While working on Gigride, our marketing head asked me to integrate Google Analytics for our landing page. My first thought was:
Ugh. Can we just use something other than Google Analytics?
Of course this turned into a half-hour discussion about the merits and problems with Google Analytics. There can be no doubt that GA is a powerful tool that has served countless web developers and marketers over a decade. Still, it manages to make hair stand up on the back of my neck every time I use it. My objections boiled down to the following points:
- Complexity : I find GA overwhelming and difficult to learn. The UX could be a lot better, especially for new users.
- Privacy : I don’t want Google, or anyone, to track my end users. Have you thought about why GA can be free to use? Because Google is happy to sell their analytics data to advertisers.
- Accuracy : You kind of have to learn to ignore some reports on GA because they are widely known to be inaccurate. Two most egregious examples are session length and the direct traffic source
Weight : Google tag manager + Google analytics weigh 73kb in total. That’s more than my
app.json Gigride. Their snippet is jam-packed with features that few people use – better to keep it simple and small.
These problems seem pretty fixable don’t they? When I looked around I was fully ready to pick up another tool and install it on Gigride immediately.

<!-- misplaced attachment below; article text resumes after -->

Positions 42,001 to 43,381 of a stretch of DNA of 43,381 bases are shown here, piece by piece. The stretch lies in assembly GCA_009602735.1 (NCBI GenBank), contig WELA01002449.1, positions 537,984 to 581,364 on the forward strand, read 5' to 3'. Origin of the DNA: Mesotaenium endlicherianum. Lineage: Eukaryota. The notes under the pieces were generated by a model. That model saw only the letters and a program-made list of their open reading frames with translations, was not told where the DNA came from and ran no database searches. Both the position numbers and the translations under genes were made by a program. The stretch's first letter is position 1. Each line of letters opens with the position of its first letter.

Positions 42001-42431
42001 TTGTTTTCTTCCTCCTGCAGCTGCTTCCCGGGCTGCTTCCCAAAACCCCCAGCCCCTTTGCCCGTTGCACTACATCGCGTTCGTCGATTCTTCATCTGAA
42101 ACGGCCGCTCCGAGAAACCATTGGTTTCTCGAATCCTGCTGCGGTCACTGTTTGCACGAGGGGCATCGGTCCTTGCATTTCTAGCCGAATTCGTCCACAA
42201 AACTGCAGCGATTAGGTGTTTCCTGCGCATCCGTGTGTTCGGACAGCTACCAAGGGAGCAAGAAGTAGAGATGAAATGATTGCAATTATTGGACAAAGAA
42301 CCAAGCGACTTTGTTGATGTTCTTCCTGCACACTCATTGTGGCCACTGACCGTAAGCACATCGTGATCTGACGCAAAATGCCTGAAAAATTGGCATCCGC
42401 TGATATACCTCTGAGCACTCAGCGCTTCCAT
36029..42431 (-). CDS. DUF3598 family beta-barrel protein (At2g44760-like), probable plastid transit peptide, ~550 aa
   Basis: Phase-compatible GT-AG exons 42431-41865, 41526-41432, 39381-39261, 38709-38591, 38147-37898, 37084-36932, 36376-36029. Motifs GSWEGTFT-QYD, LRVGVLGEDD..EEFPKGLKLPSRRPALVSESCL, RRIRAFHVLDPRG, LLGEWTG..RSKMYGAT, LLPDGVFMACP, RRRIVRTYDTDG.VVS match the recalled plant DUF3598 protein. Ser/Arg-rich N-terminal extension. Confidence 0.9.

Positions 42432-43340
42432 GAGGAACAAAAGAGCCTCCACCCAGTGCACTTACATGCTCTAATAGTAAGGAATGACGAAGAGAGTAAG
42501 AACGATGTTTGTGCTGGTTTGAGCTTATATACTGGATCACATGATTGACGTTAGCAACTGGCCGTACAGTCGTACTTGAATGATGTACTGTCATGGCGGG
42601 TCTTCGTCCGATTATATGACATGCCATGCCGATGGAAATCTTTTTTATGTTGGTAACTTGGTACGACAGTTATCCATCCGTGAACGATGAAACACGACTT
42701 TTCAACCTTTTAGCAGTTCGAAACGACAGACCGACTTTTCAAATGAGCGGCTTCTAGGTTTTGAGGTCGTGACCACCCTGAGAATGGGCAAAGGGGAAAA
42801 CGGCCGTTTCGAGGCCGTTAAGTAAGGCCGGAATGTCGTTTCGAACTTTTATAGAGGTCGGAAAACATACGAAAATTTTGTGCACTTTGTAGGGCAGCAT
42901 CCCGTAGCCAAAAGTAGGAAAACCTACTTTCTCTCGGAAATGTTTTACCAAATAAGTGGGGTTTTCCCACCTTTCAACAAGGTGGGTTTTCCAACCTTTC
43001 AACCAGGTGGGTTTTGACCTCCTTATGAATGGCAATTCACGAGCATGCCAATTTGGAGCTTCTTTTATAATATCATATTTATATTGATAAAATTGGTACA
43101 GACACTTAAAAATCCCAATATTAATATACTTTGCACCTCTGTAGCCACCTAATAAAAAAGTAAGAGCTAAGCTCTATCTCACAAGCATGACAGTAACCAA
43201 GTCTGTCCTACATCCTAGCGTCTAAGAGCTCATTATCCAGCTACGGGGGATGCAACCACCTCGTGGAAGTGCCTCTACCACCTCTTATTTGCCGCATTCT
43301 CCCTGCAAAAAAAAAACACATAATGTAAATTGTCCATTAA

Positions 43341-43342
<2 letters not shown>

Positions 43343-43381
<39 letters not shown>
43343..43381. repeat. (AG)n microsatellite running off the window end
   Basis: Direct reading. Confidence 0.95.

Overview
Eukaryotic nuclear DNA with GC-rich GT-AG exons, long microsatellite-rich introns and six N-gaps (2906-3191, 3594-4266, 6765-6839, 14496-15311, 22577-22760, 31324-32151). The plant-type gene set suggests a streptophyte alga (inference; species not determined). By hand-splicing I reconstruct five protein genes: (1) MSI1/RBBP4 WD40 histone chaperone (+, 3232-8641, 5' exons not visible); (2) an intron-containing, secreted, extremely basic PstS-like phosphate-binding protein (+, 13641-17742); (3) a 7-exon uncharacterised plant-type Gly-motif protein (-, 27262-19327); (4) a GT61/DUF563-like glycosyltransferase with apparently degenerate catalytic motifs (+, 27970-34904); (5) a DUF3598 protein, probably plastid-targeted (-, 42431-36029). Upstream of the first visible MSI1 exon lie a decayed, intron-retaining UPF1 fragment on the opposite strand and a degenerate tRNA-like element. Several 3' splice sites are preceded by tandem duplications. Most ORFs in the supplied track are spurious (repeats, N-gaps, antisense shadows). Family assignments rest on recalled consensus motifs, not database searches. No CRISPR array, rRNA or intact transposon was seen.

Turns out there are some alternatives for Google Analytics but I didn’t find any of them compelling. Simple Analytics and Fathom are the closest to my ideal but they are a bit too barebones to be useful for my use-case. For example, it’s quite important to me what browsers versions my users are on – if I use a css rule that isn’t supported in IE7, how many users does it affect? Neither Fathom or Simple Analytics provide that answer currently.
This seems like an opportunity to build the tool that I really want. I’m assuming that there are others out there who would also be interested in ditching Google Analytics for a better, more ethical alternative. So what do I have in mind for this new platform?
- Track the standard stuff automatically: page views, unique visitors, bounce rate, session lengths, time per page, top referrers, screen sizes, top pages, device type, OS version, browser version, etc.
- It should look beautiful and be easy to use. This is hard because my design chops are crap. I’ll just try to keep it super simple for now and maybe involve a designer once product market fit is established.
- Never store IP addresses or anything identifiable to an individual. Never sell any data. Side note: can I somehow prove that? Is open-sourcing the only way to verify these claims?
- Optimise signal-to-noise ratio. The user should only see data that is accurate, useful and actionable. For example, when showing month-on-month change in unique visitors, it’s really important to know whether this is a statistically significant change or just normal fluctuation. No-one else does this as far as I know.
Basically it boils down to the Pareto principle: I believe we can get 80% of the benefit on GA with 20% of the complexity and cruft around it.
I’ve been building this tool for about a month now in my free time. I can’t tell you what it’s called because I haven’t settled on a name yet :) A very stripped-down version of this description is close to being usable and I believe I can launch a private beta in January.
EDIT: I’ve launched the beta version at https://plausible.io